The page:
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This is a terrible time to be an investor. That’s what a client recently told me. He continued with half a dozen reasons why it was not a good time to be invested in the stock market. None of the reasons he listed were farfetched or even unrealistic – there were no conspiracy theories or worries about nuclear war or currency devaluation or government overthrow. None. The truth is, every single one of his reasons was well thoughtrational, and factual. They were realistic and had merit – from valuation concerns to political turmoil to the risk of trade wars and real wars.  

Dimensional Fund Advisors

Despite temporary setbacks, the market continues to go up.

After patiently listening, I replied that despite all of the bad, this is still a good time to be an investor. If you look back over the last fifty years, we’ve had wars, terrorist attacks, double-digit inflation, trade wars, impeachments, poor economic and tax policy, geopolitical instability, crushing recessions, high unemployment, and, at times, chaos and uncertainty. Yet despite all of this, the market has continued to go up. But why? 

It’s because each of these calamities is temporary. Bad leaders? Temporary. Wars? Temporary. High unemployment? Temporary. Almost everything that worries us day to day is temporary. But what’s not temporary is the need to create, the hunger to improve one’s life, and the desire to increase one’s financial standing. These are not fads or ephemeral wishes. These are core needs that drive Americans and people all over the world. As an investor, you are investing in human potential and the unflinching and persistent strive for advancement. When you invest in the stock market you are investing in companies, but more importantly you are investing in the belief that people want to wake up every day and create new products and services that solve problems and make lives better. Recessions may come and go. Leaders may come and go. Even industries and companies may come and go. But the machine of progress continues even in face of setbacks, hurdles, and disasters.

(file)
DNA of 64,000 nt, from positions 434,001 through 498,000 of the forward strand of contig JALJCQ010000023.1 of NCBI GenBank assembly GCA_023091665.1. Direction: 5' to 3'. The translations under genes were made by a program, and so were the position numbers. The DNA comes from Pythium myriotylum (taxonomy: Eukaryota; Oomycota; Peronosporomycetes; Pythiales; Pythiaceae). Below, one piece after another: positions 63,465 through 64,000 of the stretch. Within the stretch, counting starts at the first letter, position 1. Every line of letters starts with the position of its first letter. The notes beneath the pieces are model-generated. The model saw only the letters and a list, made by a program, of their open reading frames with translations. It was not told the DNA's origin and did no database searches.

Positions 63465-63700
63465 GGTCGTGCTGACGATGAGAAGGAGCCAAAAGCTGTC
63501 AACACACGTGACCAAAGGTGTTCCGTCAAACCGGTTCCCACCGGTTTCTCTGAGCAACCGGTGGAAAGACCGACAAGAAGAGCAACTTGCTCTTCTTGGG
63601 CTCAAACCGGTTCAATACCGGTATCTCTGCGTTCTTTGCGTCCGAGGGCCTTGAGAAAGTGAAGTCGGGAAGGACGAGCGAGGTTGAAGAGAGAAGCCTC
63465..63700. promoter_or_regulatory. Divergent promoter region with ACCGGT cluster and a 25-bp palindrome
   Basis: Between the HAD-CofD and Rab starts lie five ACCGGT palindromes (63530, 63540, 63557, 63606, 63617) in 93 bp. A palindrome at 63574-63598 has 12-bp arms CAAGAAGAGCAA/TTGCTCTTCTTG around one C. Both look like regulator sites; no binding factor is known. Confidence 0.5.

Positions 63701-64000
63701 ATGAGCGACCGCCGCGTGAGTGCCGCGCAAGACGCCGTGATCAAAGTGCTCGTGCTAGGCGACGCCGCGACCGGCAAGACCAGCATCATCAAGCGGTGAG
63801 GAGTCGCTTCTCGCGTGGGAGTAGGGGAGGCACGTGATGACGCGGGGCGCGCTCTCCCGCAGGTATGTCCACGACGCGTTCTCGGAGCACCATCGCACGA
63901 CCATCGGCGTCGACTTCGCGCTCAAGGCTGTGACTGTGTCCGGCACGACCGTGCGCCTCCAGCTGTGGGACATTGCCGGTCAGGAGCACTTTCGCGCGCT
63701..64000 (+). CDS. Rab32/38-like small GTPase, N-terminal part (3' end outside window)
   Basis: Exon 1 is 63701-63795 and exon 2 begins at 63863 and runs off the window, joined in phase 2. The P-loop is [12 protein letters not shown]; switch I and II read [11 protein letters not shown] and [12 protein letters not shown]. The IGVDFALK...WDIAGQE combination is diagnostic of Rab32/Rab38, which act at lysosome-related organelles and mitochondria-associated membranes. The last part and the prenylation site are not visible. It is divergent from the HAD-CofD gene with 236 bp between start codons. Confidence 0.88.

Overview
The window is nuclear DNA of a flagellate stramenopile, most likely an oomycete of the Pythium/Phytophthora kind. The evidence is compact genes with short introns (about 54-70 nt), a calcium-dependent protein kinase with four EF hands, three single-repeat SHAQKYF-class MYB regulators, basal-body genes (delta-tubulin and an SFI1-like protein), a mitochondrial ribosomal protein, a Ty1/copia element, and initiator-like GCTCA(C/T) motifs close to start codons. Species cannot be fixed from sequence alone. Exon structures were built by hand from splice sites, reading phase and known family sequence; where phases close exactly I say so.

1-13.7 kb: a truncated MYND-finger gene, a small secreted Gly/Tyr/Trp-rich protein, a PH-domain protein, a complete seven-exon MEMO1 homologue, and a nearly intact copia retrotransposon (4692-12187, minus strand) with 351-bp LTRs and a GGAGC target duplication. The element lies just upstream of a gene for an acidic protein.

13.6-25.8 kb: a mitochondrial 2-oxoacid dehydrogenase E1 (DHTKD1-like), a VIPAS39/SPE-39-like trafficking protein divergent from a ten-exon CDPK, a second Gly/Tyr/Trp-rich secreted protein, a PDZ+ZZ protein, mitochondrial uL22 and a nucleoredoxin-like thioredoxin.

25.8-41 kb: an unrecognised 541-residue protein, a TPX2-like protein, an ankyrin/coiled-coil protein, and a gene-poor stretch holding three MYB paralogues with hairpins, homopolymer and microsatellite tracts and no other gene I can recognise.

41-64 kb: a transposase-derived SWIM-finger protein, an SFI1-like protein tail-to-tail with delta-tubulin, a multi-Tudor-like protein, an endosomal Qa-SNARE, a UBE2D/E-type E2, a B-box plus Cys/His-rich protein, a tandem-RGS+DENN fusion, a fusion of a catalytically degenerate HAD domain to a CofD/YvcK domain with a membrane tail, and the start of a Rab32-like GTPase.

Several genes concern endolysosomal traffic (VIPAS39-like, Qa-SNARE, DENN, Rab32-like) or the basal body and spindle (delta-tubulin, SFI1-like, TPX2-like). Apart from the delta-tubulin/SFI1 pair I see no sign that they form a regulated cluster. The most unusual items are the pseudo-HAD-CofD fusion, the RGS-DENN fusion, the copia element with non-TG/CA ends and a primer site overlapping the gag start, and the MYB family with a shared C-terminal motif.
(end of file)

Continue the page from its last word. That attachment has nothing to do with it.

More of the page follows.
This doesn’t mean that there won’t be events that upend the stock market – some known and others that take us all by surprise. In the short-term the market reacts to each of these events, but as long-term investors, they are meaningless. 

If you are a 30-year-old investor, whatever happens today, this week, quarter, or year in the stock market is noise. Even if you are approaching or in retirement it is irrelevant simply because you’ll be alive for several more decades, and as a result, you will be an investor for several more decades.  

Being a successful investor is about being able to distinguish between what is important and what is not. I can assure you, a company’s earnings the last quarter is irrelevant when you are investing for decades.  

If history is any lesson, no matter what looks negative today is temporary. The recession will eventually end. Unemployment will eventually come down. The new tax laws, reforms, legislation, tariffs, etc. will inevitably change. However, what remains constant is the human spirit to grow and create. That is enduring and that is worth investing in.